By all accounts, the Butterworths are a tight brood.

When oldest son, Andy, 33, married Linda on July 10, his three brothers — Jeff, 30; Tim, 27; and Jonathan, 23 — all served as his best men.

Frank and Debbie Butterworth, the boys’ parents, realize that their four chicks have flown their Cape Elizabeth coop.

“I’m lucky that they left home gradually, one every three or four years. It made it easier on me,” said Debbie, who was a stay-at-home mom for 18 years before taking a job as math teacher at Pond Cove School in Cape Elizabeth.

When one son moved out, the oldest son living at home would promptly move into the “best bedroom, meaning biggest bedroom,” she explained.

The Butterworth brothers now live within a quarter of a mile of each other in the Boston area: Andy does computer work for an investment bank; Jeff is an athletic trainer; Tim is a professional pianist and composer; and Jonathan, who recently graduated from Boston University with a music education degree, is now pursuing a graduate degree in music performance at Berklee College of Music.

Back in Cape Elizabeth, five of the six bedrooms in the Butterworth’s colonial style home, where the family has lived since 1984, sit vacant. But they don’t sit empty. “Our sons are all in apartments, so we still house all of their extra stuff at home,” Debbie noted.

What are the Butterworths and other parents planning on doing with their empty nests? Will they downsize by selling their house and buying a smaller place? Will they transform unused bedrooms into rooms for another purpose, such as an exercise room, library or sewing area? Or will they keep everything the same for when the kids and grandkids come home to visit or heaven forbid, even live if the economy doesn’t take an upturn soon?

For the most part, Debbie and Frank have left their sons’ bedrooms “just as they were as a shrine to them.”

Andy’s upcoming wedding did spur the couple to make some home improvements, such as stripping wallpaper, painting, replacing floors, building a brick patio and fixing up the lawn.

It’s highly unlikely that the Butterworths will be budging from their homestead. “We have wonderful memories here, and this is home to the boys. We’d love to keep it as a place for them and their wives and kids to come visit,” she said.

Michael O’Connor, a real estate agent at RE/MAX The Bay, finds the subject of empty nesters “coming up more and more. When the house becomes quiet, people think it may be time for a change. They may find themselves with more house than they need or simply want to use their newfound freedom to try something new,” he said.

O’Connor recalls one couple who found the perfect house to downsize to even before their kids were out on their own.

“Since it was definitely where they wanted to live as empty nesters, they put up with the tight quarters for a short while until the kids were out of the house,” he said.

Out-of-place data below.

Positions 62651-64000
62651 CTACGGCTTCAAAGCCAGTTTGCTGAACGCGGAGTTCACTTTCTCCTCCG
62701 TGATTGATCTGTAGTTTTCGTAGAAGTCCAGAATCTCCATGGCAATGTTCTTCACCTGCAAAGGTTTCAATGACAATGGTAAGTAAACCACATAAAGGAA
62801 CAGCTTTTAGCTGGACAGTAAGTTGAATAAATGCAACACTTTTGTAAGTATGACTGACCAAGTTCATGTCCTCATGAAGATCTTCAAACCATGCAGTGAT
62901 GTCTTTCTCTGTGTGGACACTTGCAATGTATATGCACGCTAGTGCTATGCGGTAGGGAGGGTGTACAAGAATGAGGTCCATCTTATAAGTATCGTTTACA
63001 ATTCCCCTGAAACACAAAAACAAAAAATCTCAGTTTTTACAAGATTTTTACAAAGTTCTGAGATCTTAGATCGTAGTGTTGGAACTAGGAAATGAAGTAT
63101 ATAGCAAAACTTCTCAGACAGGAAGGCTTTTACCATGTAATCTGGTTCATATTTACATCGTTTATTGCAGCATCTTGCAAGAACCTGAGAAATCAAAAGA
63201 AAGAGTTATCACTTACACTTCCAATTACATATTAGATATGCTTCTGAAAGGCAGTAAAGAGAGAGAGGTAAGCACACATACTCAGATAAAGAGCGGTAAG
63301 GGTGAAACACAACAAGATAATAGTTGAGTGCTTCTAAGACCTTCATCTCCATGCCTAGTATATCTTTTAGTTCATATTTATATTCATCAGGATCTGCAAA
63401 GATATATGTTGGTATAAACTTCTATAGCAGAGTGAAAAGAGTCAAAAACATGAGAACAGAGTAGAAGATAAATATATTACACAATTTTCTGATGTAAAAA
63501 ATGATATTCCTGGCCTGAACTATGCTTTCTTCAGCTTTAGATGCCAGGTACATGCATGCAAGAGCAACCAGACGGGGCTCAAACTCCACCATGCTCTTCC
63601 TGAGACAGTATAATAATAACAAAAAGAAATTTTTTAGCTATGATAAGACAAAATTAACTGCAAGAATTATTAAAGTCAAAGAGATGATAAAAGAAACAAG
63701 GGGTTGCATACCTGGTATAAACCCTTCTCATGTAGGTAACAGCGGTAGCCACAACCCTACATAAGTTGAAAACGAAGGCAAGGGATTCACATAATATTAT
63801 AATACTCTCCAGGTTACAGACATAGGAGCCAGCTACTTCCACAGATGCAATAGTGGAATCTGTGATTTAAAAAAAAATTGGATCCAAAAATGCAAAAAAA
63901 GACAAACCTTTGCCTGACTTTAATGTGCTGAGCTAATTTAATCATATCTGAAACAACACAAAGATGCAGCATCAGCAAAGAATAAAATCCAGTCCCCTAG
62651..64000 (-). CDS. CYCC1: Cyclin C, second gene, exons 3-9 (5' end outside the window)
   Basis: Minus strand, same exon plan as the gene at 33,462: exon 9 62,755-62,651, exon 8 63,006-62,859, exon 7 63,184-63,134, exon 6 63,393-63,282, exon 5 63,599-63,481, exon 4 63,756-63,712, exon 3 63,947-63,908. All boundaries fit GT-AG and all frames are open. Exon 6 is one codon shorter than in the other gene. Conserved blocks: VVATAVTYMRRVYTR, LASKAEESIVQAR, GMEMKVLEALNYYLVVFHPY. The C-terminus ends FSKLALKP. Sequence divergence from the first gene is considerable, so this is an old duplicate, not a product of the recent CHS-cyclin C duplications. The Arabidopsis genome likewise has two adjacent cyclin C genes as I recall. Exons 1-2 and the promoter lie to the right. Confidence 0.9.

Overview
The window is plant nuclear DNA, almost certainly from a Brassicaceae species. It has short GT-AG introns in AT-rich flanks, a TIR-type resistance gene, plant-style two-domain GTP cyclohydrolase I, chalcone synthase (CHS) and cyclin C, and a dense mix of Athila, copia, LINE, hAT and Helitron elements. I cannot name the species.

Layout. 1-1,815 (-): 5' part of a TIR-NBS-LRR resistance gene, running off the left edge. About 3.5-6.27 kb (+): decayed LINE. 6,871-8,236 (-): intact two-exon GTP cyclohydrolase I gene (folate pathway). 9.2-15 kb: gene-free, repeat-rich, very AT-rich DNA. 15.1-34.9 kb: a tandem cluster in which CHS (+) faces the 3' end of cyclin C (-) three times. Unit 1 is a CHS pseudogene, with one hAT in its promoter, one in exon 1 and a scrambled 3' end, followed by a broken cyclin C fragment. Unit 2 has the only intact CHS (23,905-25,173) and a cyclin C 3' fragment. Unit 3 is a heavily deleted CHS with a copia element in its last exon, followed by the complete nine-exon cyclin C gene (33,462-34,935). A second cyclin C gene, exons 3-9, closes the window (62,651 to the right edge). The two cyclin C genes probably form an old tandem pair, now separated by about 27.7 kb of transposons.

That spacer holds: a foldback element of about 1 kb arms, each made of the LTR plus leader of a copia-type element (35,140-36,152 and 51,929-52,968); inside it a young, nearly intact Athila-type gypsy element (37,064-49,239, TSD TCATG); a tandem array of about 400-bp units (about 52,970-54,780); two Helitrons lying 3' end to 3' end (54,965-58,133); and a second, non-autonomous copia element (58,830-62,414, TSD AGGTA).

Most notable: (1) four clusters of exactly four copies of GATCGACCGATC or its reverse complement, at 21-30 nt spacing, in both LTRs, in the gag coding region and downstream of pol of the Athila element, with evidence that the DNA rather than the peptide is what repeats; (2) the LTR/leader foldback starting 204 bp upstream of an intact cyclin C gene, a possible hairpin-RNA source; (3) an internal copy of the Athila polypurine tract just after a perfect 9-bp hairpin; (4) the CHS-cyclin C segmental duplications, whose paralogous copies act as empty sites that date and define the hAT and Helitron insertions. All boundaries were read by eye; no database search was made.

On the other hand, another client was “definitely glad that he didn’t make the move to downsize because his teenager didn’t cut it at college and ended up coming home,” O’Connor added.

The longtime real estate agent has noticed a tendency among empty nest couples, who once lived in Portland, but raised their kids in the suburbs, to move back to Portland. “They want to take advantage of the city’s cultural activities and amenities that they missed when they were driving the kids to music lessons and hockey practice,” he explained.

Come fall, O’Connor and his wife Heidi, the chair of the Modern & Classical Languages Department at North Yarmouth Academy, will themselves become empty nesters. Their daughter Madeleine, 20, will be a junior at George Washington University, and their son Chase, 15, will be heading off to Holderness, a boarding school in New Hampshire.

O’Connor said that he and Heidi had a master plan 16 years ago when they bought their Cape Cod style home in Falmouth. “We bought it with the intent of being able to live there forever,” he said, noting that they gave special thought to the layout and made sure that there was a bedroom on the first floor.

Now in the winter, when the kids are away at school, the O’Connors will close off the unused second floor of their 3,000-square-foot house and conserve energy. And during the summer, they’ll still have plenty of room to entertain family, friends and guests.

The O’Connors also have a plan after spending one school year as empty nesters, where their family room will definitely be more conducive to reading than lively board games.

They’ll consider taking in an international NYA student as a boarder. “We have foreign students who come to NYA from such countries as Sweden, China and Korea. Since there are no dorms at NYA, we’re always looking for host families to take them in. We may be one of them in the fall of 2011,” Heidi stated.

Paula and Brian Oliver of Scarborough are taking a more celebratory approach to being empty nesters. In the fall, son Jake heads to graduate school at San Diego State to study creative writing, and younger brother Logan begins his junior year at the University of North Carolina in Charlotte, majoring in engineering.

That’s when the couple will seriously consider a room renovation. “Exercise is a little boring and overrated, don’t you think? My master plan is to turn our exercise room into a wine cellar,” Paula said.

Elizabeth Webster is a freelance writer who lives in Cape Elizabeth.